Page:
How do we know if our kids are finding good digital content?

internet

At our district-wide PD last week (#ecsdtransform), an interesting question came up while we were discussing Information Fluency. Students are doing research online and they have access to an incredible amount of information.

How do we know if our students are finding reliable information online?

We encourage our kids to do research online but how do we ensure that they are finding good information? We live in a world where there is so much information available to us. Textbook information is outdated in many subject areas. Some of the information online is good and reliable but most of it…not so much. I know we need to teach our kids to discern good information from unreliable information but how do we do that?

How do we ensure that we, as teachers, are finding reliable information online?

Your thoughts would be appreciated.

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About Derek Hatch (Hatcherelli)
Assistant Principal and Technology Leader in Edmonton, Alberta, Canada

6 Responses to How do we know if our kids are finding good digital content?

  1. Great question and something that the majority of the schools in the world do not focus on (i.e. teaching digital literacy). We have our media specialist work with students and staff in this area each day. Here is a great resource http://www.ed.ac.uk/schools-departments/information-services/library-museum-gallery/finding-resources/library-databases/databases-overview/evaluating-websites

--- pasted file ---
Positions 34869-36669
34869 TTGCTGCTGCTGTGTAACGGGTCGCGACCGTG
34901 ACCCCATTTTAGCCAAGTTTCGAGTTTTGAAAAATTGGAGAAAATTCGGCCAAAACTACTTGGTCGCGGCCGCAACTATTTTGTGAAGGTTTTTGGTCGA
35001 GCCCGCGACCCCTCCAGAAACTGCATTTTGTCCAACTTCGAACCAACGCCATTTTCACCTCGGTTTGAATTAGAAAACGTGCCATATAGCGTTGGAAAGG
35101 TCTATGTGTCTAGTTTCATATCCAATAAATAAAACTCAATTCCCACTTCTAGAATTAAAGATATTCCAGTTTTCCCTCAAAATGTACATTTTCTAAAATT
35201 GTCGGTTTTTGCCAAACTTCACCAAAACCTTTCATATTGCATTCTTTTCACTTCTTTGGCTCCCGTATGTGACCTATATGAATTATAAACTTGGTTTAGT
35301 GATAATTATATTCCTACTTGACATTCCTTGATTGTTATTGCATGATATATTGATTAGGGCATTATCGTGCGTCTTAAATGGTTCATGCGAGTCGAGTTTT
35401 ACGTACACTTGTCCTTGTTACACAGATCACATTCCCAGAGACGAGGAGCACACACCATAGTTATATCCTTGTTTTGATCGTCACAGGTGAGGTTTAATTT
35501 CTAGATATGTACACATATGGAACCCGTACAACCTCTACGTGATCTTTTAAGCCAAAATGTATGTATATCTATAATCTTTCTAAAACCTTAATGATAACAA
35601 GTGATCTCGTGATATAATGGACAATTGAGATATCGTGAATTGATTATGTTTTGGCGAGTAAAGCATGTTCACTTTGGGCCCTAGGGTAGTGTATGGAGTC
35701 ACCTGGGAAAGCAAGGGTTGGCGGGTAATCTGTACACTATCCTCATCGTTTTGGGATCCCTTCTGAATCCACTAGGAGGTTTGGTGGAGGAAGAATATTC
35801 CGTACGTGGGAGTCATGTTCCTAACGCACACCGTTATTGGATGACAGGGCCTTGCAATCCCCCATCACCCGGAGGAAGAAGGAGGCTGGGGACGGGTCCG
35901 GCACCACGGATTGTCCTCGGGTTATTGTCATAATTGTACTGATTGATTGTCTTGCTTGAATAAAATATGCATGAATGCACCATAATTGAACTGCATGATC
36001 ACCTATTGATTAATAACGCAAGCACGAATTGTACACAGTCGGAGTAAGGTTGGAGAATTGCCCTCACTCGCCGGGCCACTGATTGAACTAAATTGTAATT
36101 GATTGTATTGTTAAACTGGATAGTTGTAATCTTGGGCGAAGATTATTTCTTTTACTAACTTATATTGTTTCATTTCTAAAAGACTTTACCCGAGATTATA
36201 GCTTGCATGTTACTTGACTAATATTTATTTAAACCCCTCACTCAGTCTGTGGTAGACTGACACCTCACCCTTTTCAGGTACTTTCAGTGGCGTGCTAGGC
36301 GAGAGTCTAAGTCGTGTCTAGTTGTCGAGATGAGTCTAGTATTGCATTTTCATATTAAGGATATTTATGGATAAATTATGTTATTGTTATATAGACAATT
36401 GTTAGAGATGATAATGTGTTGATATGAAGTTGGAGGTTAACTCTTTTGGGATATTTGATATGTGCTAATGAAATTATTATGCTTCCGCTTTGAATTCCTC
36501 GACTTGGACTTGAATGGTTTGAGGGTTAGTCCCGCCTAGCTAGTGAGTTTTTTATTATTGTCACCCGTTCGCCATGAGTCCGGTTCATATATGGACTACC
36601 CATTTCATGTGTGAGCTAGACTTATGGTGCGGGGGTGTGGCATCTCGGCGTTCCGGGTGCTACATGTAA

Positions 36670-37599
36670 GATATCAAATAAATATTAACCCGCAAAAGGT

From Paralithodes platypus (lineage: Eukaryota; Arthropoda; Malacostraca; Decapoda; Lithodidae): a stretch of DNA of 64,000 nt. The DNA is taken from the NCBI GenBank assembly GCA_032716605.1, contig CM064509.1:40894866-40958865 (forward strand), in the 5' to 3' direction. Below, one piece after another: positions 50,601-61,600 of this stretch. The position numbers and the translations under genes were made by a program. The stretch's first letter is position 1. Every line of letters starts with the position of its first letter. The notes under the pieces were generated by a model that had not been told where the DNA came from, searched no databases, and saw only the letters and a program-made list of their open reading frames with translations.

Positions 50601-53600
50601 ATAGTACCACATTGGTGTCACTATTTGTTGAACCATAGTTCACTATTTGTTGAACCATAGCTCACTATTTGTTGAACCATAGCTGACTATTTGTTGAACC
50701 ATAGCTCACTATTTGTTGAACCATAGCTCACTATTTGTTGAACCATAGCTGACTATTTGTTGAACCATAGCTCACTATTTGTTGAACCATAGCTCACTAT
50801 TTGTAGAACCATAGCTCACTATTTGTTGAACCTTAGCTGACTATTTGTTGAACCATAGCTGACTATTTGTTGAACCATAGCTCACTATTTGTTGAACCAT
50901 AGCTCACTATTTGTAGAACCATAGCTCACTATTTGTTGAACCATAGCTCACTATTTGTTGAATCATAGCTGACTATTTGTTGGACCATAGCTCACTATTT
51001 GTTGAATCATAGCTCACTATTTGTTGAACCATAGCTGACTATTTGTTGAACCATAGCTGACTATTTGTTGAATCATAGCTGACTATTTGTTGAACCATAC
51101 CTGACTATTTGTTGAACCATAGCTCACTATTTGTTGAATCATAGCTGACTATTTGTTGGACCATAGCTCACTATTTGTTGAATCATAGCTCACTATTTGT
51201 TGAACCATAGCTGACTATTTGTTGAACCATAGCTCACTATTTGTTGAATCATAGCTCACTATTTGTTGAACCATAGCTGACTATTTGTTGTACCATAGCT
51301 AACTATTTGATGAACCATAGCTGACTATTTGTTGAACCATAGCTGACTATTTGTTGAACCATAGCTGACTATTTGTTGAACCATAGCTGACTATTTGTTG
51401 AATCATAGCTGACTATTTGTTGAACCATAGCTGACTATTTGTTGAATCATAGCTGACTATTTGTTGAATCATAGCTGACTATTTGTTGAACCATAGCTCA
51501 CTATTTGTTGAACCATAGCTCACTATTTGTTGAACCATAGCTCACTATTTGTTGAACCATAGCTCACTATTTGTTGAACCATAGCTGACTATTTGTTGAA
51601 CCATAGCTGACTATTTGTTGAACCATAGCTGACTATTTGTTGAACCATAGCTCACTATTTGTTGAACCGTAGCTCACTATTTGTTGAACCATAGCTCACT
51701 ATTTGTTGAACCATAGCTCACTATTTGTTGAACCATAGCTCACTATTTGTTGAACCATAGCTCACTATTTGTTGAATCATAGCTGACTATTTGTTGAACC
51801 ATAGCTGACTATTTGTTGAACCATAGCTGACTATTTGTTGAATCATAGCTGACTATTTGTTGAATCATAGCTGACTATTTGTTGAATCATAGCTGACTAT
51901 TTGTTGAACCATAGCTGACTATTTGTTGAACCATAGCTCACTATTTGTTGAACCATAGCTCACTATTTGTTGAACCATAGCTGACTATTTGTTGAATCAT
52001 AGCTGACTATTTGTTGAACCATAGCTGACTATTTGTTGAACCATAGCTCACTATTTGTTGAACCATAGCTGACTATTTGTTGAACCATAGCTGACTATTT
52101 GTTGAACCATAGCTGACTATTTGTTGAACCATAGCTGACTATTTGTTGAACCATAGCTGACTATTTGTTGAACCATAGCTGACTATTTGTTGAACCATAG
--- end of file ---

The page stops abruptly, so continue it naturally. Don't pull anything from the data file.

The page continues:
• Thanks Eric…I knew I could count on you to guide me in the right direction. You are right…that is a fantastic resource. I will be sure to share it with our teaching staff. Our district “Transform” initiative involves teaching our students 21C fluencies and skills…information fluency being one of those.
      Thanks again for the reply. I hope you are well! I see that your book is available on amazon.ca

  2. Carmen Gartner says:

    I agree with Eric. A digital media specialist needs to work with both teachers and students. As teachers we need to really work with students to help them differentiate good and not so good content/sources. I plan on having a EPL specialist come in for our flex day and hosts seminars on how to do this for our kids

    • Thanks for the comment, Carmen…and also for your tweets during the DWPD. I think your idea of calling in a specialist from EPL is a good one. You bring up a good point…this is a concept that need to be addressed with teachers and students.

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